My first winter too and first time realizing these things.

    Also:
    • 700c racer works great (at least in this city)
    • Knits are no good, especially mittens
    • There is no 'too cold'

  7. #7
    Winter commuting mode Tequila Joe's Avatar
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    When it is -10 C (14 F) or colder, carry water inside your jacket or take a drink every 5-10 minutes to keep the water moving. Otherwise, water bottle nozzles or hydration pack tubing will freeze solid.
    Last edited by Tequila Joe; 03-25-07 at 05:08 PM.

  8. #8
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    Quote Originally Posted by DavidLee
    • On that unseasonably warm day you dressed down for the ride in you better make sure you pack for that cold ass ride home. Once & only ONCE I made this mistake.

    I've made that mistake more than once.

  9. #9
    Waiting for Summer ! soderbiker's Avatar
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    HI . i would like to add to this thread ..
    I live in stockholm , Sweden . we have very long winters and a very short summer
    I havent been riding in the winter at all because its so damn cold , most of the time . I hate the cold and would much rather ride in the spring /autumn . but it looks like ill be riding this next winter 2007-2008 to and from work .

    so my question(s) are what type of glovves are you guys using , for cold and COLDER days , do you have a couple different pairs ?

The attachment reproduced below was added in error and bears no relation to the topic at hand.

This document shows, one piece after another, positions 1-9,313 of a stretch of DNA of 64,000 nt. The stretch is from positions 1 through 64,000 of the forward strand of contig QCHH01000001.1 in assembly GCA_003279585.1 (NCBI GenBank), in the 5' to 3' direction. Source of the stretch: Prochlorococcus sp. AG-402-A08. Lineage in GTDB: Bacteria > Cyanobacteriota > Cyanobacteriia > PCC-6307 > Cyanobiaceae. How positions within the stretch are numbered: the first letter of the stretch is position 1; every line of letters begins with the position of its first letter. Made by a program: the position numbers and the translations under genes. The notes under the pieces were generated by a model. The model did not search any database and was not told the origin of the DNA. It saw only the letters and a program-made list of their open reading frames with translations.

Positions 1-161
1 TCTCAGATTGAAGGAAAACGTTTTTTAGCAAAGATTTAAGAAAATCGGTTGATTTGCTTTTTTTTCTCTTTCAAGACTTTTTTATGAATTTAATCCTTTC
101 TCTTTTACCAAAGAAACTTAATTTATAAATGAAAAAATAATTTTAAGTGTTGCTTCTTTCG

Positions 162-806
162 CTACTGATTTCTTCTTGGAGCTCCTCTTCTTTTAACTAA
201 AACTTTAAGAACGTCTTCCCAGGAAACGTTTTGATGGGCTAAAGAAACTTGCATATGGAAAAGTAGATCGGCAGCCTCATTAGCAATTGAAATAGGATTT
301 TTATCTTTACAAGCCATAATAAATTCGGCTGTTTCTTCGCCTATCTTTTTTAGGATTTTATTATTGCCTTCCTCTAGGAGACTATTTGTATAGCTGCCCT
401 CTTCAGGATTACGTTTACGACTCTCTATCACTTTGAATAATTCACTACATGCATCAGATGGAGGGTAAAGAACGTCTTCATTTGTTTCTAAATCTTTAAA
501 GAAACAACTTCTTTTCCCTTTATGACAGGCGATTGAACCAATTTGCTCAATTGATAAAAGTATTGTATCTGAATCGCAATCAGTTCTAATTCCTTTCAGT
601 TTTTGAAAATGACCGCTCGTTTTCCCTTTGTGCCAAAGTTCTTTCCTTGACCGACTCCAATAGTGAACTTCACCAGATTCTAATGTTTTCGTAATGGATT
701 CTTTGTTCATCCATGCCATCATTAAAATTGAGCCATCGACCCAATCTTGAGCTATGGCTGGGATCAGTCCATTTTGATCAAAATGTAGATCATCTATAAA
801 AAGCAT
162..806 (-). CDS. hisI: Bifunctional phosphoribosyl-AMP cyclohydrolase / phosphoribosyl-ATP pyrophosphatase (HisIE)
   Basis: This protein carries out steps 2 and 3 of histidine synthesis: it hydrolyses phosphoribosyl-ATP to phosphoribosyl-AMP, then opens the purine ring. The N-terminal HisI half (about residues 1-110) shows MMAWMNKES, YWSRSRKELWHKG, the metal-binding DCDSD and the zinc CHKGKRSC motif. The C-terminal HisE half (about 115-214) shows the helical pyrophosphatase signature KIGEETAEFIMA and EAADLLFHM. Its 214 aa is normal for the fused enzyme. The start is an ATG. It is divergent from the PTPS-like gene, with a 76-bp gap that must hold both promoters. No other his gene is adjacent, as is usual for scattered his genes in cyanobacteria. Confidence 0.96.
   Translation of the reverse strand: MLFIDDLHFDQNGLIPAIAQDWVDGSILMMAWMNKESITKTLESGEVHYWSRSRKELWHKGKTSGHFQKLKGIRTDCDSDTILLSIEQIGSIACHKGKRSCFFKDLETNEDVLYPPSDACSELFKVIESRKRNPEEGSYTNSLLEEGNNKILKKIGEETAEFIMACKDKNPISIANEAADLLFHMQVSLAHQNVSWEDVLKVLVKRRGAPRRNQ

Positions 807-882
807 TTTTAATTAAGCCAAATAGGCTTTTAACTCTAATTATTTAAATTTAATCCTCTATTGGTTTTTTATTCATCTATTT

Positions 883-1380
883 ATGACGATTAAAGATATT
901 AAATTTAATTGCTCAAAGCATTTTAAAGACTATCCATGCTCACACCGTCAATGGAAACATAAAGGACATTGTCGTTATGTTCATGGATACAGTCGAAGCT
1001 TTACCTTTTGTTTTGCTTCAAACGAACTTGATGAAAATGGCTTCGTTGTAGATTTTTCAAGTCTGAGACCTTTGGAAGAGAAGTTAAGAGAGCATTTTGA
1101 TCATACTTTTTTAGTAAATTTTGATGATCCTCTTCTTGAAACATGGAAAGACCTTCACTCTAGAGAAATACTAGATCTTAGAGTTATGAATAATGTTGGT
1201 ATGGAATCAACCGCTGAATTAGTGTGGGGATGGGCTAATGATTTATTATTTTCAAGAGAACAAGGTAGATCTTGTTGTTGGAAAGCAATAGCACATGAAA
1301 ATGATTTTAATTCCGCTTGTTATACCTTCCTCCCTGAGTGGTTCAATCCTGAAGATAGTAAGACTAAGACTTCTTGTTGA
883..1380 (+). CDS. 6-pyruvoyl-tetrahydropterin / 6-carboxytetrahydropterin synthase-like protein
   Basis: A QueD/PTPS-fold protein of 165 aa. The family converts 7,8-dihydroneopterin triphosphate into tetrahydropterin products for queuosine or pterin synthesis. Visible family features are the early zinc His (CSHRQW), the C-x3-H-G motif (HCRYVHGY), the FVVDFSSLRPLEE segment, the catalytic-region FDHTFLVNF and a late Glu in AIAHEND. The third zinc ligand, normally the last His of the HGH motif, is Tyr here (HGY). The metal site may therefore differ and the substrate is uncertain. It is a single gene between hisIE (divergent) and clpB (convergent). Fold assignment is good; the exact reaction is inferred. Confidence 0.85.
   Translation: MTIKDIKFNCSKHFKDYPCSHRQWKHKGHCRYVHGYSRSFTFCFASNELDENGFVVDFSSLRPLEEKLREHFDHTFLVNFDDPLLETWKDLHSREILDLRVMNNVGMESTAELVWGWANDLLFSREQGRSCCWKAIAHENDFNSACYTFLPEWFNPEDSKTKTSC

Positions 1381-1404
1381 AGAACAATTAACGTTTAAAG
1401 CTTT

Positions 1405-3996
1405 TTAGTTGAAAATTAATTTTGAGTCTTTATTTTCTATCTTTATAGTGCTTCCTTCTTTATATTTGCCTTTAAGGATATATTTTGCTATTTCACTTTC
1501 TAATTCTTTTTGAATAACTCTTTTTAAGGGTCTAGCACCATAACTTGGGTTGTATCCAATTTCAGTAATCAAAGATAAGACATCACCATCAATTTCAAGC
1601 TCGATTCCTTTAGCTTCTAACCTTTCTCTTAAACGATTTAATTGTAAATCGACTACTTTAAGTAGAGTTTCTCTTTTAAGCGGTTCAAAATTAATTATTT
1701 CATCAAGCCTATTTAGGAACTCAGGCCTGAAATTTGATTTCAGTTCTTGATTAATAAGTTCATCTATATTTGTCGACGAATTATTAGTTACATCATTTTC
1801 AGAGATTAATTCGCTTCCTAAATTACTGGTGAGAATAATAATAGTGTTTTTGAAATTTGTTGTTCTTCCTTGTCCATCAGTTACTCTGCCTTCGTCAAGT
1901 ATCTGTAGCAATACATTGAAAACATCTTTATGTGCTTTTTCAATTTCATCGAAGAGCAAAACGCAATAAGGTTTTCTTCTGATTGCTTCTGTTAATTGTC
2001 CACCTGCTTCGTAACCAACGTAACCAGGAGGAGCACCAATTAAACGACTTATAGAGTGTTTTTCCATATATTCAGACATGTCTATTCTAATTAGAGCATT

what type of head protection ( under your helmet ) do you guys wear on cold and COLDER days .
    ( i have found on the 4c to 5c days a polar fleece hat is too much and i sweat like mad .)

    and finally i have a pair of Sidi blaze mtn shoes ( SPD ) they are very tight and really are only comfortable with very thin coolMax socks on. what type of winter NON clip shoes would you guys recommend for winter ?


    Cheers T
    1989 Eddy Merckx Corsa Extra|1991 Eddy Merckx Corsa Extra
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    1994 Eddy Merckx Corsa Extra|1998 Eddy Merckx MX Leader
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    2009 On-One Il Pompino|Going to order a Independent Fabrications

  10. #10
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    I live in Wisconsin and we also have fairly long winters. What you need to wear to keep comftable will depend a great deal on your metabolism and how far you are riding. I comute about 5 miles (8 km) each way and start around 6:15 am. Except in hot weather I ride in the clothes that I plan to wear at work. When it is below about 50F (10C) I put a long sleeved t-shirt or a windbreaker over my short sleeved (+ t-shirt) work shirt. When it gets below about 40F I go to a windbreaker with a light quilted liner over my work shirt and start using some light knit gloves. Below 30F (OC) I put the long sleeved t-shirt under the lined windbreaker. Somewhere between 25 and 20F (-5 ishC) I add a down (well acutally polyester) vest and leather gloves. I'm also dressing a little warmer for work. below 20F I add a fleece hat under my helmut. I usually don't ride when it is below 10F (-15C). I also don't ride in heavy snow or if there is a lot of ice/slush or the edges of the road. I work with other people that have studded tires and ride virtually every day, even sub zero F days.